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Draft Legislative Programme

Volume 475: debated on Thursday 8 May 2008

28. What assessment she has made of the effectiveness of the Government’s publication of a draft legislative programme. (204043)

May I first apologise, like the right hon. Member for Maidenhead (Mrs. May), for the fact that because I will be attending the funeral of my good friend and doughty parliamentarian, Gwyneth Dunwoody, I will be unable to remain in my place for the conclusion of these questions I will leave the business statement in the competent hands of the Deputy Leader of the House.

Following the publication of last year’s draft legislative programme on 11 July 2007, the Government published in November a summary of the consultation carried out and the comments received in “The Government’s Draft Legislative Programme— Taking a Wider View”. As Leader of the House, I contributed to the Modernisation Committee’s inquiry on the draft legislative programme. That Committee reported in January 2008, and the outcomes from those exercises have informed the consultation process for this year’s draft legislative programme, which will be published shortly.

While the Government are now apparently full of empathy and listening, does the Leader of the House recall the fanfare greeting of last year’s draft legislative programme, which said that it was all about

“improving the public’s opportunity to have a say in that process”?

How many members of the public actually had their say and what difference did it make?

Last year, for the first time, instead of merely producing the list of Bills that would comprise the Government’s legislative programme in the Queen’s Speech, we published our programme in draft in advance, in order to make transparent a process that had hitherto been carried out only behind closed doors. That allowed people to see what we were doing and to have their say. We conceded that we did that late in the day because it was brought in by the new Prime Minister, who had only taken up his office in June. We thus undertook to do it earlier this year in order to allow people more of a say, and that is what we intend to do.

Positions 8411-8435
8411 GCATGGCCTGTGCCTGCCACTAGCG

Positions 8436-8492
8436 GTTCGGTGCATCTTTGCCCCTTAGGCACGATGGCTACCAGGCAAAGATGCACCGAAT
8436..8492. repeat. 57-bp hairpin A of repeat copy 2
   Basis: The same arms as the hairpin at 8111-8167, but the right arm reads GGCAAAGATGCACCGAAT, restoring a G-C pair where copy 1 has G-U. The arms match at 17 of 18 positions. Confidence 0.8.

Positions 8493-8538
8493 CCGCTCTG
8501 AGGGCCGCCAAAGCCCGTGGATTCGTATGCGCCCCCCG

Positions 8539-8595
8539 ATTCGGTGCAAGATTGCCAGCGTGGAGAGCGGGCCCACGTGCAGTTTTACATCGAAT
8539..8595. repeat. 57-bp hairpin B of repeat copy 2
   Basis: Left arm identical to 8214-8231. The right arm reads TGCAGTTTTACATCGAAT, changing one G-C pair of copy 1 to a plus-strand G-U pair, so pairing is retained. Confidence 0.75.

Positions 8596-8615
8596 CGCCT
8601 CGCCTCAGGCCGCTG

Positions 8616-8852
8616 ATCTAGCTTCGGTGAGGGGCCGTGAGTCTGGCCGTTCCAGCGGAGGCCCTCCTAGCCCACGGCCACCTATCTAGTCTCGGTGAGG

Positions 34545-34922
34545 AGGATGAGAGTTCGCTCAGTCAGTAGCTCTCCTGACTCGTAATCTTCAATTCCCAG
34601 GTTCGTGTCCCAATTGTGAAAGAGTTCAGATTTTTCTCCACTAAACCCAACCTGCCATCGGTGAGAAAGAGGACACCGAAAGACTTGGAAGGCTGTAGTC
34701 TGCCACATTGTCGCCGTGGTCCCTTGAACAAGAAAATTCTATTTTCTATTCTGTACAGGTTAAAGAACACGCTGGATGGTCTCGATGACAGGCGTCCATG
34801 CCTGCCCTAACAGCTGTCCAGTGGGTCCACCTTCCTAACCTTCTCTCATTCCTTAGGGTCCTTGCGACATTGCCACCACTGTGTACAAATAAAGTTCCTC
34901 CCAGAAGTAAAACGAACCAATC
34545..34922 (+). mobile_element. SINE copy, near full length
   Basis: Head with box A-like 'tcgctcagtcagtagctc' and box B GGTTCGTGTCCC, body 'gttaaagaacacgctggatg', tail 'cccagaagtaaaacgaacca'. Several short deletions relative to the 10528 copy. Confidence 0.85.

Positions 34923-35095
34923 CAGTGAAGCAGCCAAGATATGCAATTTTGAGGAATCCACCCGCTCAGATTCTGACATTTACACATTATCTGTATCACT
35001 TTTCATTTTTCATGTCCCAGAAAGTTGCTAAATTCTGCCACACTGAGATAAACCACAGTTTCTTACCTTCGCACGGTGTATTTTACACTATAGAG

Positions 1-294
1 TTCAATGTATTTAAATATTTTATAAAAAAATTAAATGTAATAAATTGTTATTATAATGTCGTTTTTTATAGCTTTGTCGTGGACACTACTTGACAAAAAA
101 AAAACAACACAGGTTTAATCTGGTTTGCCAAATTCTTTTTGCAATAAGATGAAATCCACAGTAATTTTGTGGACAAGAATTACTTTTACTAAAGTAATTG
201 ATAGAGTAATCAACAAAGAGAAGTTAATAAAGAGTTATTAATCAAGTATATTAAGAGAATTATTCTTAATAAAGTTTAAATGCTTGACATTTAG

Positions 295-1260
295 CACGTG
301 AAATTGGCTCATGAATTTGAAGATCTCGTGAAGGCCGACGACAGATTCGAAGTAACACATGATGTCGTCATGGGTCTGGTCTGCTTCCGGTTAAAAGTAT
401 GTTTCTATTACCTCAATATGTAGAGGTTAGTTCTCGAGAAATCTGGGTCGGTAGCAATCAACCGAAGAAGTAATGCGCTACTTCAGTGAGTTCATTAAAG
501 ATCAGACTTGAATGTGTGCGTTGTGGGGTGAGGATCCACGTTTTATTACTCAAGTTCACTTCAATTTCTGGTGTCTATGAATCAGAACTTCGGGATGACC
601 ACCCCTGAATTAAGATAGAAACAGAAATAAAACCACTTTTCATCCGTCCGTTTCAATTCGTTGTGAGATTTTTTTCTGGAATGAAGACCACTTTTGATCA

Are we going to have a special referendum Bill relating to the future of the United Kingdom? I remind the right hon. and learned Lady that my constituents and hers have as much ownership of, and interest in, the future of the United Kingdom as do people in Edinburgh or Glasgow. If it is true that the United Kingdom Cabinet has not discussed this matter, then it should. Its failure to do so would be an abdication of its constitutional responsibilities, and this House has a duty, for the sake of the future of the United Kingdom, which needs to be addressed.

The contents of the draft legislative programme will be announced shortly. However, on scrutiny by this House of English regional issues, my hon. Friend will know that the Modernisation Committee is conducting an inquiry into English regional Select Committees and will make its proposals shortly.

The Leader of the House said that the draft legislative programme would be published shortly. The Modernisation Committee report of January supported the proposal that she had put forward that the draft legislative programme should be published at Easter. I note she said that that would provide enough time for the Government to have sensible measures to put forward. Are we to read into the fact that the programme has not been published at Easter this year that the Government have nothing sensible to say?

The right hon. Lady will have to make up her mind, along with everybody else, when we publish our draft legislative programme, but perhaps she will also remember that Easter was very early this year.